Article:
WASHINGTON, D.C. (LifeSiteNews) — Republican U.S. Congressman Chris Smith of New Jersey, co-chair of the Congressional Pro-Life Caucus, denounced the FDA’s “illegal approval process” for the abortion pill that’s at the center of last week’s U.S. Supreme Court decision to allow the lethal drug to remain on the market as a lawsuit proceeds through the lower courts.
The pro-abortion ruling, which was not explained, was decided in a 7-2 vote, with Justices Clarence Thomas and Samuel Alito as the dissenting voices. In an April 21 press release responding to the decision, Smith said, “Attention now turns to the Fifth Circuit Court, which is set to hear oral arguments on the merits of the case regarding the Federal Drug Administration’s (FDA) illegal approval process for mifepristone.”
Smith highlighted the fact that the way the abortion pill works is to literally starve the baby to death, carrying with it further risks to the health of the mother. “Mifepristone was created to starve unborn babies to death — that’s how it works — and poses significant risks to the mother’s health,” Smith stated. “Beginning with President (Bill) Clinton, the FDA — supposedly our gatekeeper for drug safety — has actively promoted the abortion poison/baby starvation pill and failed to strictly adhere to its own testing protocols that should have been designed to protect women and girls.”
Denouncing the FDA’s actions, Smith declared, “Tragically, the FDA has instead enabled the abortion industry to prey on women and girls during their most vulnerable moments of need and has gone so far as to classify pregnancy as an ‘illness.’ Today, ‘adverse’ health events — complications — aren’t even reported to the FDA. That is outrageous and does a grave disservice to women.”
Citing the complaint filed in the case by Alliance Defending Freedom (ADF), Smith noted the significant health risks to women posed by the pill in addition to the starvation of the baby:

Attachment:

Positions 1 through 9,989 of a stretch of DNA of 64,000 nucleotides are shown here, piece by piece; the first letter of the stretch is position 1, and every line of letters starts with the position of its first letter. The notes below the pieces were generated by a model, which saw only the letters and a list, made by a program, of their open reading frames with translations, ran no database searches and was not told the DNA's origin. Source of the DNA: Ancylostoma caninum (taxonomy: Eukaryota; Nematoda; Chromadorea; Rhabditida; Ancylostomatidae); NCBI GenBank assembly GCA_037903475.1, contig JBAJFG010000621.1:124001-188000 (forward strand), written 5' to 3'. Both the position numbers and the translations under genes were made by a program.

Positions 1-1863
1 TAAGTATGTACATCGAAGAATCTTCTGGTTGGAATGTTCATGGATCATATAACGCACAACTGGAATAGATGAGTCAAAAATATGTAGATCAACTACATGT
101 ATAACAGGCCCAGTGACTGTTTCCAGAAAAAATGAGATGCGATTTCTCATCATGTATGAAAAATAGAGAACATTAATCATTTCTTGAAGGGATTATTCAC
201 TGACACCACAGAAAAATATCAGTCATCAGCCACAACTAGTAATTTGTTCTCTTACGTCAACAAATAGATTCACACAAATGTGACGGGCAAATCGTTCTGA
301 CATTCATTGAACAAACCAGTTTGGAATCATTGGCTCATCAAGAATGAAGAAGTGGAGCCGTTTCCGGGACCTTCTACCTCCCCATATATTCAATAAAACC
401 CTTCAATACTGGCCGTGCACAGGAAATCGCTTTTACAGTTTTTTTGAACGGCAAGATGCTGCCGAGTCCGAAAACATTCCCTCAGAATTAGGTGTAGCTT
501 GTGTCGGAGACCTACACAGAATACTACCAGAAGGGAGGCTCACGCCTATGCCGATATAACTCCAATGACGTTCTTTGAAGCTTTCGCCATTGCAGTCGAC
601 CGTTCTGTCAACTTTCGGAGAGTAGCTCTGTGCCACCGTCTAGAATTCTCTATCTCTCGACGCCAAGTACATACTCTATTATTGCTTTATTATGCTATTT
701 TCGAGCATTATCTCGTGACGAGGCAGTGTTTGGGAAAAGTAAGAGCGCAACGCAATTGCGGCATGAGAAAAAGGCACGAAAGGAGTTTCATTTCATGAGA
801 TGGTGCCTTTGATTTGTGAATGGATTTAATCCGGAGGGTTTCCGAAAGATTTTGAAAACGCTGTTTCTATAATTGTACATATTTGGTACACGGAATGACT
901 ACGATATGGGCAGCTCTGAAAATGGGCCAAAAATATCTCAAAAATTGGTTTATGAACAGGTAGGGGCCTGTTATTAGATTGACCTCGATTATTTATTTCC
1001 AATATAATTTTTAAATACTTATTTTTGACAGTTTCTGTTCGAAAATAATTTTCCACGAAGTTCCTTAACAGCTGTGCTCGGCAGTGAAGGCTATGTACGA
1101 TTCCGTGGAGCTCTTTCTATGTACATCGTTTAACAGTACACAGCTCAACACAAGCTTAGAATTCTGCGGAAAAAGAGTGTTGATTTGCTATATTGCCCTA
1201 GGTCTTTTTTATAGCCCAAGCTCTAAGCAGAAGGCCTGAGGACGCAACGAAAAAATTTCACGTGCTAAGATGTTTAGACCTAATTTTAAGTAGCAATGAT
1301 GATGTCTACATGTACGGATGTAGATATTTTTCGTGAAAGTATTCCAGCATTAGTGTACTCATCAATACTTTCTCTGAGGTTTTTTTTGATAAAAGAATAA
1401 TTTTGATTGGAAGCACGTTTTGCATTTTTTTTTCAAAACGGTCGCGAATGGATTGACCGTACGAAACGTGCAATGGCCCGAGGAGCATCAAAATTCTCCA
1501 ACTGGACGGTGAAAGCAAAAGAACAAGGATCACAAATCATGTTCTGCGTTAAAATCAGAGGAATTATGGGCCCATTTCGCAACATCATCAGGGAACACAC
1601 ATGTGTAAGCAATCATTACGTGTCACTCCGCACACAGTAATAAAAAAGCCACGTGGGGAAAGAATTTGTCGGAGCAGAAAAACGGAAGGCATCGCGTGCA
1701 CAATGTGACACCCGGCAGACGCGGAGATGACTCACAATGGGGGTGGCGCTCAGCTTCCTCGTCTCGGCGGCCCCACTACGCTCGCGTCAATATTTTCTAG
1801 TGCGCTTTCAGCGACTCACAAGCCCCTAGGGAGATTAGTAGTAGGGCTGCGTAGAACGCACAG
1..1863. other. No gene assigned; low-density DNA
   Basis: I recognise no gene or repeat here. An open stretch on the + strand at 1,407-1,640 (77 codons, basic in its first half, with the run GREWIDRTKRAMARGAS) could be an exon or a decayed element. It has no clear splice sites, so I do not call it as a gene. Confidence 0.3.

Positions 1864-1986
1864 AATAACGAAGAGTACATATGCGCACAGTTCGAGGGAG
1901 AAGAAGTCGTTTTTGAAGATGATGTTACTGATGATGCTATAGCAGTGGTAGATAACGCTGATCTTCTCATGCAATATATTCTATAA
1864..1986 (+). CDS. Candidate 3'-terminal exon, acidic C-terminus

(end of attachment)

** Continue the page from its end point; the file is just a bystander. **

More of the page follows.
- Chemical abortion has a complication rate four times higher than surgical abortions — with chemical-abortion-related ER visits increasing over 500% between 2002 and 2015;
- One in five women who undergo a chemical abortion will suffer a complication, including life-threatening hemorrhage, infection, need for emergency surgery, inability to have future successful pregnancies, or even death; and
- Taking mifepristone with an unknown ectopic pregnancy is life-threatening. An ultrasound is the best way to confirm the baby’s age and to make sure the pregnancy is not ectopic, which mifepristone cannot treat; however, the FDA has never required an ultrasound prior to a chemical abortion.
Expressing support for the doctors who have filed the case against the FDA to get the abortion pill taken off the market on the grounds that the proper legal regulations were not followed when it was approved, Smith said, “Since the FDA failed to uphold its duty, the group of highly ethical doctors in this case have been relentlessly pursuing the truth in their efforts to hold the FDA accountable and I am grateful for their tenacity over the past 20 years.”
“After trying to hold the FDA accountable for more than two decades, these doctors are finally getting their day in court and the safety of women and girls is finally taking priority,” he added. “We will continue to support these life-affirming doctors as this case moves forward to address the merits — with arguments scheduled in the Fifth Circuit Court of Appeals on May 17th.”
A 2020 open letter from a coalition of pro-life groups to then-FDA Commissioner Stephen Hahn noted that the FDA’s own reporting system says the “abortion pill has resulted in over 4,000 reported adverse events since 2000, including 24 maternal deaths. Adverse events are notoriously underreported to the FDA, and as of 2016, the FDA only requires abortion pill manufacturers to report maternal deaths.”
Pro-lifers warn that with the Biden administration eliminating requirements that abortion pills be taken under any medical supervision or with medical support close by, those events are certain to increase.